Thanksgiving starts the holiday season in which most of us remember, appreciate, and thank the people who have helped us throughout the past year. For lawyers, thinking about who shared or referred business is often easy to remember: the bills you sent are probably good reminders. Gifts may be appreciated, but are seldom crucial. Contact, however, is crucial. Thank your clients and referral sources. Any form of direct contact will do, but don’t forget. Pick up the phone or send an e-mail or note, making explicit reference to what the person did and your gratitude.
It is also important to explicitly thank people who gave you professional help that cannot be measured in dollars – whether they shared insight into a colleague or client, showed you how to be a more careful thinker, taught you writing skills or technical legal information. Anyone who helped you be a better practitioner should be acknowledged. And the principle is the same one you have with clients and referral sources – be specific. Gratitude is compellingly and obviously genuine when tied to specific acts.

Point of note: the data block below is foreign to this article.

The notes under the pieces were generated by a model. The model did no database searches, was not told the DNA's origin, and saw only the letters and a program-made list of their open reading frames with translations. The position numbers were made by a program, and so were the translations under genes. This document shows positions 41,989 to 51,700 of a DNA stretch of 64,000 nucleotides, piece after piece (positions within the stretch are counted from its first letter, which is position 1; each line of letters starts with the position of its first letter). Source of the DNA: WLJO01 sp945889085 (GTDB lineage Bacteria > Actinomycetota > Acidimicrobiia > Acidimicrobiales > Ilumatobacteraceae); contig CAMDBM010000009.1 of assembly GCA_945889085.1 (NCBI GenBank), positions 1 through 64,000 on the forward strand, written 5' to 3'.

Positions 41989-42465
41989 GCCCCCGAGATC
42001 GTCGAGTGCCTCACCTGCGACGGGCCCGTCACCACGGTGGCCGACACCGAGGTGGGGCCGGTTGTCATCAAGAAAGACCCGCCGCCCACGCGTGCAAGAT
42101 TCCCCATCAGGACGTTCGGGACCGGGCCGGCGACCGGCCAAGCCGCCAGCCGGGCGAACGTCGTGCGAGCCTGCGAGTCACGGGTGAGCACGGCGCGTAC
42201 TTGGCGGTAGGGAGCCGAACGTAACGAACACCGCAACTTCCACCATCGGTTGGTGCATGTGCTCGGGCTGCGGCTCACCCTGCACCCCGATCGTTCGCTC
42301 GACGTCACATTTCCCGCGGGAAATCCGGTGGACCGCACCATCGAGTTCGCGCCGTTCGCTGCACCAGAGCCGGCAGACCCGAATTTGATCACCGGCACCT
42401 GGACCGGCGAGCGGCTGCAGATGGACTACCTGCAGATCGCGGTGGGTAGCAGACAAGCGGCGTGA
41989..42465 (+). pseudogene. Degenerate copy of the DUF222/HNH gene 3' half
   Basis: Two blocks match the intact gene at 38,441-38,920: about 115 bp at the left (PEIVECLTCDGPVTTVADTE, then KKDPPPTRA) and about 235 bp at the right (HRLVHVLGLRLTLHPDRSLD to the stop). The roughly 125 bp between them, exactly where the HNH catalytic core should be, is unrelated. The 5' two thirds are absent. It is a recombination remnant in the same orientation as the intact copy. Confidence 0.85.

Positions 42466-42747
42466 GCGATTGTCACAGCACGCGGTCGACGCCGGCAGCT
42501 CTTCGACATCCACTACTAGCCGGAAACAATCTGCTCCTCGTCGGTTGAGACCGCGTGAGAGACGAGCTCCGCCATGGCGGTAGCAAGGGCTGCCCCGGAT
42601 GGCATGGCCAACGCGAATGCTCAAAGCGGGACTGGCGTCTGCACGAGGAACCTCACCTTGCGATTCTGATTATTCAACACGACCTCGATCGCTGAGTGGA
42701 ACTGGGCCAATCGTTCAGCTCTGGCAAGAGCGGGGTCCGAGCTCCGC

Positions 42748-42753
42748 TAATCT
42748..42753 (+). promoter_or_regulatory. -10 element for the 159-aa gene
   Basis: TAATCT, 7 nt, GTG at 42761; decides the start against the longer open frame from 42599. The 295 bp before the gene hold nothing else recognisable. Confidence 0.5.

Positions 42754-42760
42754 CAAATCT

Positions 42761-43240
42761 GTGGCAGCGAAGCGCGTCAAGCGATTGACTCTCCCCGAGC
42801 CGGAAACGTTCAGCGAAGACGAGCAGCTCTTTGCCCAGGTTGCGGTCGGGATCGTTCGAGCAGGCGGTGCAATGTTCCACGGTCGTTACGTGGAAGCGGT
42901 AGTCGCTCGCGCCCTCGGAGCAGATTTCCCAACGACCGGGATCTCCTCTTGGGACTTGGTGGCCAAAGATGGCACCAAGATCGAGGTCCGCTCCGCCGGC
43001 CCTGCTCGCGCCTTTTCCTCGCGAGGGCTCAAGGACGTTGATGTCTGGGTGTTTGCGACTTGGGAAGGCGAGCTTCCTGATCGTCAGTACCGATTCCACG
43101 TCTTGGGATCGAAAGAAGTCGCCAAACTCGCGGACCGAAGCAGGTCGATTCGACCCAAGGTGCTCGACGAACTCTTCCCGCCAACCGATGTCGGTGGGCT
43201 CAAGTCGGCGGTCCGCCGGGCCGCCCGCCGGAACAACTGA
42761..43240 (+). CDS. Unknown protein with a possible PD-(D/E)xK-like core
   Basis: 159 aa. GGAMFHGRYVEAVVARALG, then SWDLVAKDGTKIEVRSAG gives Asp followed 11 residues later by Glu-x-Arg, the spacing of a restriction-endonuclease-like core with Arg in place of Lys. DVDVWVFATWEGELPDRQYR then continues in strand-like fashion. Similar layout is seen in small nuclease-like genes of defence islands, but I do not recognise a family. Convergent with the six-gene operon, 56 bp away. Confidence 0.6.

When people who helped you are approximately your professional peers, make it clear you have your antennae out to help them in whatever reciprocal way you can. Even if it is not clear that you will be able to reciprocate, offer knowledge or connections. Make an effort to understand the less obvious things that might help someone. If the person who helped you has expressed frustration or disappointment about any aspect of her or his professional life, consider whether you could share an insight or a sensible suggestion. Then share it. When you offer help about something mentioned, even if off the beaten path, it is clear you were listening. Being listened to matters to us all, sometimes most of all.
If you have received help from someone unlikely to benefit from anything you could give in return, pay it forward. And you need not be quiet about your indirect thanks. Let the “wise and wonderful” person who helped you know you are giving back to a more junior colleague of his. For instance, if you are a young corporate partner with clients, a friend of yours in need of relatively low level estates work may be an inappropriate referral to a senior partner at a boutique estates firm who has sent you work, but a perfect referral to a more junior lawyer there. Call the senior lawyer and ask her which junior lawyer might be good for the work. Then let the senior lawyer know you have followed through with a phone call or a copy on the referring e-mail to the junior lawyer. That is not puffing. It is showing you understand the best way to say thank you is sometimes through the generations.
Thank you all for your thoughts, insights, referrals, and business during the past year.